Reflection for Today ▶️ ⏩ ⏹️
Destruction from the The Course of Empire collection, by Thomas Cole, 1836
Woe to the bloody city! it is all full of lies and robbery; the prey departeth not; / Behold, I am against thee, saith the Lord of hosts; and I will discover thy skirts upon thy face, and I will shew the nations thy nakedness, and the kingdoms thy shame.
— Nahum 3:1,5
The writer of Nahum, perhaps the prophet himself, is undoubtably a poet. The language is both beautiful and awesome, conjuring up spectacular images, which have inspired painters over the centuries.1
The destruction of Nineveh is the presenting story of this book, but its deeper purpose is perhaps to illustrate to the reader the character and attributes of God.2 Nahum describes not only God's judgement and wrath but also the sovereignty of God and how He uses both natural and supernatural means to achieve His ends, e.g. He rebuketh the sea, and maketh it dry, and drieth up all the rivers: Bashan languisheth, and Carmel, and the flower of Lebanon languisheth. The mountains quake at him, and the hills melt, and the earth is burned at his presence, yea, the world, and all that dwell therein.3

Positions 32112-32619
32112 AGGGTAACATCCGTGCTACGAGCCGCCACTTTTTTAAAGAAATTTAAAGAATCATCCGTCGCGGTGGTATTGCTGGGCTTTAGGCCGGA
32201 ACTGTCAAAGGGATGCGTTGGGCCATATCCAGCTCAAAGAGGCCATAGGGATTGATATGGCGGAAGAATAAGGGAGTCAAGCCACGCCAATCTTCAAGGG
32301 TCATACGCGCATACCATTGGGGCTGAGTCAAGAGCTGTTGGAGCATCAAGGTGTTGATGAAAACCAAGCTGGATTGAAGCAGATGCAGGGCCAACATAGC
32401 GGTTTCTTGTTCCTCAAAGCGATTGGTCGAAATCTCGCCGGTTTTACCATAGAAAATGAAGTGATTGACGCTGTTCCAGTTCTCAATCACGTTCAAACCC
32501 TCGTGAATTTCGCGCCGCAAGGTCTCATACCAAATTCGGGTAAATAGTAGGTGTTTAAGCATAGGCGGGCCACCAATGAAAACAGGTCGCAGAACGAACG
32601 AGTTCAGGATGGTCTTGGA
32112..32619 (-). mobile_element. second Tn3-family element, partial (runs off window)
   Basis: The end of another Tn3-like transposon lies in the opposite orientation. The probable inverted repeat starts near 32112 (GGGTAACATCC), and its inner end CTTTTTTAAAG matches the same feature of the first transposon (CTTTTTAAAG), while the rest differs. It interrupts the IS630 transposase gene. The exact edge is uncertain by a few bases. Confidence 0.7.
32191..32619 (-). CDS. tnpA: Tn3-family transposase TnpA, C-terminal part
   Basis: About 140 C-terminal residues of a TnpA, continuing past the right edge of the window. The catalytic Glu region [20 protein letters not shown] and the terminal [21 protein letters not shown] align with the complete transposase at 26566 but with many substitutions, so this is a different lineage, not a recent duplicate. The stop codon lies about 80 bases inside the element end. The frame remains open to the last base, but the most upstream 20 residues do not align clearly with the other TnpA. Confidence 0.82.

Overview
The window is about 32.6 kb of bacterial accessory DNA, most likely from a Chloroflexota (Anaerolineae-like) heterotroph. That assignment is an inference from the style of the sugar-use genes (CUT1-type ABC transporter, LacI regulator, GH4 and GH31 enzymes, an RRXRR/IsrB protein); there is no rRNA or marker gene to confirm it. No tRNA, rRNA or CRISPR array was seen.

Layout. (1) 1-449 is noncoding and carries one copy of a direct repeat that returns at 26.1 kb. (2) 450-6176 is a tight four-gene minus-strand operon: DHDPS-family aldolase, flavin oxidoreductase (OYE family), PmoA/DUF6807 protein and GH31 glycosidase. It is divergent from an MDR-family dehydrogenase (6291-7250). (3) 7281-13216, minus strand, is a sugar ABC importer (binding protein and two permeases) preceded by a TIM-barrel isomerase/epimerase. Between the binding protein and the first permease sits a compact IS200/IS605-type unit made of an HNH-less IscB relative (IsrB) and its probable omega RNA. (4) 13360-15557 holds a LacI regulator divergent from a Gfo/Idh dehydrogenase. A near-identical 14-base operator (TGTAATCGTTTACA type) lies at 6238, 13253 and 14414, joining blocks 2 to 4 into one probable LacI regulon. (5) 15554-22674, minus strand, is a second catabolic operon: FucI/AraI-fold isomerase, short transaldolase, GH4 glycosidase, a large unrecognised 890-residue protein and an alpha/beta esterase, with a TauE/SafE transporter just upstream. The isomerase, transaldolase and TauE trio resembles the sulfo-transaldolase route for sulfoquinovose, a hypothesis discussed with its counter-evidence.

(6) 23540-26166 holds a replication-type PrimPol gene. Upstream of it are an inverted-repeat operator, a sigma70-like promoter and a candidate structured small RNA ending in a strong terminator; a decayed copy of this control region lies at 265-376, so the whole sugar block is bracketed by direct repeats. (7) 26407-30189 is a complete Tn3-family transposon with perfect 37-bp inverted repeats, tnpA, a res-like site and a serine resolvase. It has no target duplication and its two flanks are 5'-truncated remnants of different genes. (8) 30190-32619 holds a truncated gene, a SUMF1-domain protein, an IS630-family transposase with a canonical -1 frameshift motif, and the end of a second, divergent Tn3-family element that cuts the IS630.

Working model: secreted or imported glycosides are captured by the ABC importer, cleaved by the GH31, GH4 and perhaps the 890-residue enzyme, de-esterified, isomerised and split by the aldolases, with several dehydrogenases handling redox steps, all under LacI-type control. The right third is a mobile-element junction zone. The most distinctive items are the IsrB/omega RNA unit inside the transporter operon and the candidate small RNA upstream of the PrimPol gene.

I recommend this short book, a poem really, to get a sense of how God was viewed by His people in 650 BC, shortly before the Babylonian exile. God is viewed as less punishing and more loving since the time of Jesus, but here we have a love of a different kind. We have patience, tolerance, slowness and reluctance to hurt. We have a God who draws the line, one who provides boundaries in which we may live well. Such boundaries do loving parents also create for their children. Without structure there can be no freedom, love drifts, and there is no poetry.